How to Naturally Maintain Good Bone Health
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The body needs strong bones the same way a building needs a solid framing structure. Yet, unlike the framing structure of a building, our bones are not made of steel and concrete. Rather, they are very much alive and constantly renewing themselves. In one's lifetime, the body continuously breaks down old bone tissue and replaces it with new bone tissue. During childhood and teenage years, new bone is produced a lot faster than old bone is removed, so children's bones become larger, heavier and denser as their bodies are growing. After age 30, however, some people may start experiencing bone loss because their bodies simply cannot produce enough new bone tissue to make up for the old bone tissue that has been removed. This is normally due to malnutrition, unhealthy lifestyles or hormonal imbalance. After years of bone loss, the bones can end up being weak, porous and very fragile, which is a serious condition called "osteoporosis." This bone disease has affected millions of people worldwide, mainly because it can gradually progress without any pain or obvious symptoms. No matter how old you are, it's never too late or too early to start taking care of your bone health. Here are a few lifestyle strategies you can follow in order to prevent bone loss and promote strong bones.
Consume Foods Rich in Calcium and Vitamin D
Calcium is the most essential nutrient for improving bone density. About 99% of calcium is stored in your bones and teeth. Everyday the body uses calcium to support important organs and bodily functions, including blood pressure, the heart, muscles and the nervous system. If your diet is low in calcium, the body will take calcium away from the bones, which causes bone loss and increases the risk of osteoporosis. Vitamin D is another necessary nutrient for your bone health, as it promotes the absorption of calcium in the gastrointestinal tract. Without an adequate amount of Vitamin D, your body won't be able to properly absorb calcium from the food you eat.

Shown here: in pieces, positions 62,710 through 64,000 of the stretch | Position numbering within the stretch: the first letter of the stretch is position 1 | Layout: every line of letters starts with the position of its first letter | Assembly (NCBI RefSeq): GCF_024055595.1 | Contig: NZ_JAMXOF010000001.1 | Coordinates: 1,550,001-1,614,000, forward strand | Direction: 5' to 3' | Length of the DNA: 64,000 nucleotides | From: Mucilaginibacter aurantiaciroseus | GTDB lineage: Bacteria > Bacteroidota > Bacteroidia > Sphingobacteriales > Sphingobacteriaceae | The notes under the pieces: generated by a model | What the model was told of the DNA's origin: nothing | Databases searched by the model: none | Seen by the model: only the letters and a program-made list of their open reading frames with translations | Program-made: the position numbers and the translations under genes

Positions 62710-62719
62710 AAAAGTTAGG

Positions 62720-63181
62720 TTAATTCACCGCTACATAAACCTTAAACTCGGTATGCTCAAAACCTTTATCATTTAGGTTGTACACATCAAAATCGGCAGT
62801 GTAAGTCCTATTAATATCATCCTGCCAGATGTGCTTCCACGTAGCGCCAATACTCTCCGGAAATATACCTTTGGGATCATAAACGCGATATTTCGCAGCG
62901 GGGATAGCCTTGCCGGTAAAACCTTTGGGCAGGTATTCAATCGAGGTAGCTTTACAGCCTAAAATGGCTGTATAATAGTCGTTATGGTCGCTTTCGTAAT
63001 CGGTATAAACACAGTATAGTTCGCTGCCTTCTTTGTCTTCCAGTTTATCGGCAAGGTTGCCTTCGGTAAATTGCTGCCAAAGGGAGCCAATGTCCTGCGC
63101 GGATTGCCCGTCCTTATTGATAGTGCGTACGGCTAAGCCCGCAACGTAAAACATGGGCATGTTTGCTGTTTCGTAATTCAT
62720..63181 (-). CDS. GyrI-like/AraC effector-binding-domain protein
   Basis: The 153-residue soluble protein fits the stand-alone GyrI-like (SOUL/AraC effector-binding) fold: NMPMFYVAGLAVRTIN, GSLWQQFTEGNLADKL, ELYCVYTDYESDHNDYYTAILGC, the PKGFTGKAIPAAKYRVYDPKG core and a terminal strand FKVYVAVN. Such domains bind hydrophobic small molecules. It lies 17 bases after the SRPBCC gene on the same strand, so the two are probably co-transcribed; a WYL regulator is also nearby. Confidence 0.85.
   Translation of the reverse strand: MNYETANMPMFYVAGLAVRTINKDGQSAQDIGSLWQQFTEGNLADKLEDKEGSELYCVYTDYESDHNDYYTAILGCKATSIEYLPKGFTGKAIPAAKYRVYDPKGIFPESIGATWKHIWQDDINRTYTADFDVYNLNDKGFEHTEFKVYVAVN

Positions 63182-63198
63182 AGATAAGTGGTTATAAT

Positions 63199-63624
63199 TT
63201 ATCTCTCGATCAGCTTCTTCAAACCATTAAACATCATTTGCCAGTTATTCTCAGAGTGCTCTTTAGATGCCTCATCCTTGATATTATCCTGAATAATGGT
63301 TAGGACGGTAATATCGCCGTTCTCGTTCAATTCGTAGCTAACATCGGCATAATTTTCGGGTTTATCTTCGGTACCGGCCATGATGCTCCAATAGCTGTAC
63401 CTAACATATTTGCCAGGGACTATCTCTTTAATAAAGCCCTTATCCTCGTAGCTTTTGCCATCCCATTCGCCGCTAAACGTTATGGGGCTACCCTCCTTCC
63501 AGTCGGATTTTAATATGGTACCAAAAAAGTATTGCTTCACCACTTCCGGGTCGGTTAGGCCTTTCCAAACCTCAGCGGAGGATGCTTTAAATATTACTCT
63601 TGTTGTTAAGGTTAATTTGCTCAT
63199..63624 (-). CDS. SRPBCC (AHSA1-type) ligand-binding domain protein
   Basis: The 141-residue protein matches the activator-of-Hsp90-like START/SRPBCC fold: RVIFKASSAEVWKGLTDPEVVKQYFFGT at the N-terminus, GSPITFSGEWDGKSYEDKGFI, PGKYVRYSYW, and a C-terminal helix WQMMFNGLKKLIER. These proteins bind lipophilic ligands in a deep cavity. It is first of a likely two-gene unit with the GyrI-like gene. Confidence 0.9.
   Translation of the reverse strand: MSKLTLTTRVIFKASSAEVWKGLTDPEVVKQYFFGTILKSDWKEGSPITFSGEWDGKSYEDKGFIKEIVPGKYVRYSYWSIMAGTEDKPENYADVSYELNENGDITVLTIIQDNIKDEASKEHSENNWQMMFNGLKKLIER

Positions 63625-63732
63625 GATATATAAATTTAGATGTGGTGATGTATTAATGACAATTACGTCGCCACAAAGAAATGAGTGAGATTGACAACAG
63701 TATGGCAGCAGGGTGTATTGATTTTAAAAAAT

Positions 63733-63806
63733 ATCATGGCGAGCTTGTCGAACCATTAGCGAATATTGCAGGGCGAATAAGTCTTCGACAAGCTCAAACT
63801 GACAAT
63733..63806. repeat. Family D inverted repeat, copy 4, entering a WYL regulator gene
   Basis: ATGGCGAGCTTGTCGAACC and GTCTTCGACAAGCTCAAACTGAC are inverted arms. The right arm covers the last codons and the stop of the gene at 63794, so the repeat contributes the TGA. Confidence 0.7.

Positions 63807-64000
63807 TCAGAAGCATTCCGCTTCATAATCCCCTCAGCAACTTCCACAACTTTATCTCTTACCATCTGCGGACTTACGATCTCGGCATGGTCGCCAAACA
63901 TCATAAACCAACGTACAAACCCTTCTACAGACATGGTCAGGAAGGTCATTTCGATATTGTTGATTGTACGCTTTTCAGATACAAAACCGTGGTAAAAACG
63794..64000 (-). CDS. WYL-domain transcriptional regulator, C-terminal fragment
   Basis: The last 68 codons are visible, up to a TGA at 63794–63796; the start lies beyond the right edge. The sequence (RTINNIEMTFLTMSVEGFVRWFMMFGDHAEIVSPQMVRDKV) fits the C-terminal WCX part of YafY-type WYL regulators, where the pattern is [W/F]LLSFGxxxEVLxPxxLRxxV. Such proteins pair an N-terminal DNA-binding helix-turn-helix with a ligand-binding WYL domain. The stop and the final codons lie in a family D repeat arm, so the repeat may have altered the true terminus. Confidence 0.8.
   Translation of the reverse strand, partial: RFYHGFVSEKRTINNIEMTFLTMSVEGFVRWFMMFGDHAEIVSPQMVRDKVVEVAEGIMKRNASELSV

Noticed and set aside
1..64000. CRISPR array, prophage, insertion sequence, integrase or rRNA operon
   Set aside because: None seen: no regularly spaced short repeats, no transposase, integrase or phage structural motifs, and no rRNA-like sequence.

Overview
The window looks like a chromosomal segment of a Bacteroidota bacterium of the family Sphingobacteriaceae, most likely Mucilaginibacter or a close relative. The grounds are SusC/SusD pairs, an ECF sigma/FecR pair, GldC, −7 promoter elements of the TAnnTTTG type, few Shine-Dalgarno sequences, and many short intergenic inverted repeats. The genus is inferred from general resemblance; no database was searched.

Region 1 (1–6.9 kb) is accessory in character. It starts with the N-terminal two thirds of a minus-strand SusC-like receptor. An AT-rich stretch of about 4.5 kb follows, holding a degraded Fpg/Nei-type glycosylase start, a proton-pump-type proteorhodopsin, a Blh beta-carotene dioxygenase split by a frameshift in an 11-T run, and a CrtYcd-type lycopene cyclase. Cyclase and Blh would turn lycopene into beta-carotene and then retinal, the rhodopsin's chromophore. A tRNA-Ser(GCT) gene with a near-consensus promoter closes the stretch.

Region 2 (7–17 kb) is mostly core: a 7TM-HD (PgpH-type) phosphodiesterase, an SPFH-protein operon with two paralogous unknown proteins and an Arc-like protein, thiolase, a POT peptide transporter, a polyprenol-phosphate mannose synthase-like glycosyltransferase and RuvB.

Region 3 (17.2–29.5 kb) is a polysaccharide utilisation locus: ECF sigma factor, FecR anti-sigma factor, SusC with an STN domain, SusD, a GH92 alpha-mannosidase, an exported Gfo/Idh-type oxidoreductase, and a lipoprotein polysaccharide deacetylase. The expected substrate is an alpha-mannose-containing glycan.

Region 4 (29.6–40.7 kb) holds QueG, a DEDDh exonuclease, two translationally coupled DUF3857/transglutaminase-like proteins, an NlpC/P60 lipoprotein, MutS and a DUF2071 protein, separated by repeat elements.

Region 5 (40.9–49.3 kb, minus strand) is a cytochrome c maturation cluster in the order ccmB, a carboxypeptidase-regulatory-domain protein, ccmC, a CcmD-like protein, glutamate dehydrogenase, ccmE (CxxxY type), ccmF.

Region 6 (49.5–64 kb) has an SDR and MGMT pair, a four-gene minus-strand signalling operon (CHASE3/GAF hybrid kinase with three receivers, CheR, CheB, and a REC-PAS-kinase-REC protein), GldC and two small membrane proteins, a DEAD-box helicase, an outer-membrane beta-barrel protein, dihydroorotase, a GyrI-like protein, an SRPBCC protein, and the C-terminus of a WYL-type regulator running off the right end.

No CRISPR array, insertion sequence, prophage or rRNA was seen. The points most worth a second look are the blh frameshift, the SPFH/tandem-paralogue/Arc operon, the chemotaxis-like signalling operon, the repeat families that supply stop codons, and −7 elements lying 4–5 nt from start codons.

How Much Calcium Do You Need Per Day?
Amount of Calcium Per Day
1 - 3
4 - 8
9 - 18
19 - 50
51 and older
Calcium Rich Diet
Milk, Yogurt, Cheese
Fortified Non-Dairy Products
Cereal, Soy Milk, Rice Milk, Tofu, Granola
Fruits and Vegetables
Broccoli, Celery, Fennel, Mustard Greens, Turnip Greens, Collard Greens, Brussels Sprouts, Spinach, Cabbage, Romaine Lettuce, Kale, Green Beans, Banana, Grape, Orange, Mango
Pinto Beans, Kidney Beans, Black Beans, Black-Eyed Peas
Nuts and Seeds
Sesame Seeds, Chia Seeds, Almonds, Flaxseed
Fish and Shellfish
Salmon, Sardines, Oysters
How Much Vitamin D Do You Need Per Day?
Amount of Vitamin D Per Day
Birth to 50
51 - 70
71 and Older
Foods Rich in Vitamin D
Milk, Cheese, Yogurt
Fortified Non-Dairy Products
Cereal, Tofu, Rice Milk, Soy Milk
Fish and Shellfish
Herring, Halibut, Mackerel, Sardines, Salmon, Tuna, Oysters, Shrimp
Eggs, Mushrooms, Caviar, Liver
Exercise and Bone Health